Exploring the history of classical music and its vast network of composers, interpreters and commentators is a fascinating task, nebulous yet surprisingly linear all at once. In many ways, the work of the musicologist resembles that of an archaeologist, who unearths and examines historical evolutions through the fossil record and physical structures, using the earth’s geological formations to tell us what came before and how that led to the modern world.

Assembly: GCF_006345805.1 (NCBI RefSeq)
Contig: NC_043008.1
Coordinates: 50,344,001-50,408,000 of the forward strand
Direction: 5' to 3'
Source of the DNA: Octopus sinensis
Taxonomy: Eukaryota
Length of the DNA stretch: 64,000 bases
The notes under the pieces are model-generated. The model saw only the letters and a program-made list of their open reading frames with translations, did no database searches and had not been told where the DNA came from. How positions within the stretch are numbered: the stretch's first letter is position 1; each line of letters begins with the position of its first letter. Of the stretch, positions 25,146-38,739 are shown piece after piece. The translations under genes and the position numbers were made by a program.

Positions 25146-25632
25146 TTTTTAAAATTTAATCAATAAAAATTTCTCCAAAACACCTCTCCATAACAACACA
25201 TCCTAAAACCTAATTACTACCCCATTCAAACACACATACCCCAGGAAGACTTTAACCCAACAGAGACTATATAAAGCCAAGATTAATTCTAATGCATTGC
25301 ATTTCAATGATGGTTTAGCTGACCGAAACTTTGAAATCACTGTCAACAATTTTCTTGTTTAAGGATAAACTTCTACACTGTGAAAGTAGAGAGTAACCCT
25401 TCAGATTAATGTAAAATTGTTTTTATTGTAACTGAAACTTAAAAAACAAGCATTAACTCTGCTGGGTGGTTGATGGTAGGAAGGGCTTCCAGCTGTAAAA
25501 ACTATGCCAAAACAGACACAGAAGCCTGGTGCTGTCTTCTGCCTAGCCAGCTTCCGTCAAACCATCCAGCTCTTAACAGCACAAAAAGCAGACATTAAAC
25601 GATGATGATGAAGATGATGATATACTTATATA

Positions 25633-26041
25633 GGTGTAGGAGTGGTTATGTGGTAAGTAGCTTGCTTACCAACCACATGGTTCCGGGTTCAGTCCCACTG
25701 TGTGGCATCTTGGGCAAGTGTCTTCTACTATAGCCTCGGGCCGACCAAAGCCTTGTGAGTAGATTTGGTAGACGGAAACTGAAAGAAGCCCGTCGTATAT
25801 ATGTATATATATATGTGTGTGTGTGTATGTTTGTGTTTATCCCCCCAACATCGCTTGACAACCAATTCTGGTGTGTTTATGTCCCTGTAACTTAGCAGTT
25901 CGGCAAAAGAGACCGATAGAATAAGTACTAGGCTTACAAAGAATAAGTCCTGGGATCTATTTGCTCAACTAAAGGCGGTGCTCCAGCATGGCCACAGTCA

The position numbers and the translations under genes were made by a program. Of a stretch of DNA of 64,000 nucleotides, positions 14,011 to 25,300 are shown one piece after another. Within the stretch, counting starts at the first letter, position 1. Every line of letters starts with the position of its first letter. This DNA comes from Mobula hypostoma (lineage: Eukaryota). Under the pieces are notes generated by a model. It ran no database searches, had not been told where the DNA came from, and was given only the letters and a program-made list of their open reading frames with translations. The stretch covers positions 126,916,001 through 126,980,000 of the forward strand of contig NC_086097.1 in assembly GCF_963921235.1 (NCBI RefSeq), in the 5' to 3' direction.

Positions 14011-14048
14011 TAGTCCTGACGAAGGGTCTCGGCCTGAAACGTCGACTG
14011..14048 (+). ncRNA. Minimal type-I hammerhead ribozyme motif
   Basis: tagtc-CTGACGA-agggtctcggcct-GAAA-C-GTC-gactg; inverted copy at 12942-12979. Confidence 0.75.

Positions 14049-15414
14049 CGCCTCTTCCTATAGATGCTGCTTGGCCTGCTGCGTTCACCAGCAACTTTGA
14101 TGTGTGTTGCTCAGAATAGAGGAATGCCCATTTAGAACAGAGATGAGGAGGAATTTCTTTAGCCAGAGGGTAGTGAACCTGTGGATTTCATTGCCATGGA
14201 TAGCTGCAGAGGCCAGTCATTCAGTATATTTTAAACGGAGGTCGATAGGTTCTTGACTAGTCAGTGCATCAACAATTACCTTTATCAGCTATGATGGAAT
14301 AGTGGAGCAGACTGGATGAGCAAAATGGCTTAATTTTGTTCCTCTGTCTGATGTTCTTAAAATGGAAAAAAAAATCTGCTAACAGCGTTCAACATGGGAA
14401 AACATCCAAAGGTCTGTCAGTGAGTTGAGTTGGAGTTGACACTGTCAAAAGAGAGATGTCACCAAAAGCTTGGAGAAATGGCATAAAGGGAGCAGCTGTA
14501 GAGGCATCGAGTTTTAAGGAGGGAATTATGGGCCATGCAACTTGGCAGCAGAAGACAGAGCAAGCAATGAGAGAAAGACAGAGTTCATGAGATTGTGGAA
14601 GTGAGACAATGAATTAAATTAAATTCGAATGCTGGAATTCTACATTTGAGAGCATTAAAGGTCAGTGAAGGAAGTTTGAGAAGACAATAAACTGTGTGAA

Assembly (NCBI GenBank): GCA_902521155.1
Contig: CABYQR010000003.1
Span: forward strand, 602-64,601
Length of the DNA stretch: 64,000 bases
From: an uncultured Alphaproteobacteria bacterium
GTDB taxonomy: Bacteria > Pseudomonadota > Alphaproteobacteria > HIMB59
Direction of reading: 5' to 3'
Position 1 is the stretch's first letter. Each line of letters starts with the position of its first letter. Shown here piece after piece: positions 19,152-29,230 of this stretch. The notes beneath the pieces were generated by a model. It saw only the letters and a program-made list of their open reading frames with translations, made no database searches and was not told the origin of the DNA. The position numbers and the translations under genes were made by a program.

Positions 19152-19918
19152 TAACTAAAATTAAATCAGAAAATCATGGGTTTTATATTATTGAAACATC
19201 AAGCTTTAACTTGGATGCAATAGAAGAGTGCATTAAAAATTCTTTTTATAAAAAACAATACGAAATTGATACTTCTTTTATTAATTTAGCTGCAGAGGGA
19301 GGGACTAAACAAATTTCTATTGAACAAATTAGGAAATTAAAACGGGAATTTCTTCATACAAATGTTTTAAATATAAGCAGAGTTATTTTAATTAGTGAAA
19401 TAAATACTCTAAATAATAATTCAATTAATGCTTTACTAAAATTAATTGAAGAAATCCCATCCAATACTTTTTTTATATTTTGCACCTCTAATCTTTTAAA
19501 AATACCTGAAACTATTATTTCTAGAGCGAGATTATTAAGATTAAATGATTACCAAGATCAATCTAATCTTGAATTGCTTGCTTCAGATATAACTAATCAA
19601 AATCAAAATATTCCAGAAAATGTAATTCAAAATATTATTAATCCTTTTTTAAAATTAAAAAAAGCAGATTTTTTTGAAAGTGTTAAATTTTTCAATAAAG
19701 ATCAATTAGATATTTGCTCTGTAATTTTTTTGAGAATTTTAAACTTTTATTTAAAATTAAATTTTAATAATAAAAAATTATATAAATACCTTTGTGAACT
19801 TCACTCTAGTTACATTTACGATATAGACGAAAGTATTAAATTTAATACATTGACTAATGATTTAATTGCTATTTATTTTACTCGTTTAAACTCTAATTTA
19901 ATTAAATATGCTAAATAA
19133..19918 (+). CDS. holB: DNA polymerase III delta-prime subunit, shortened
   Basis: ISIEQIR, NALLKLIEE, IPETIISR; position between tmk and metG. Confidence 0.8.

Where archaeologists use rock and sediment, the musical scholar uses manuscripts, treatises and libraries to explore the past, in both specific and wide-ranging ways. For example, the field of Bach studies has grown and improved immensely in the last five decades. This focused scholarly work on a single composer’s output has led to numerous reissues of Bach’s works, each an improvement and clarification of the previous volume. New works have been discovered as well, such as the Neumeister Collection, a series of chorale preludes found in the 1980s at Yale by Christoph Wolff and Wilhelm Krumbach, filling in our understanding of a great composer and his personal compositional evolution.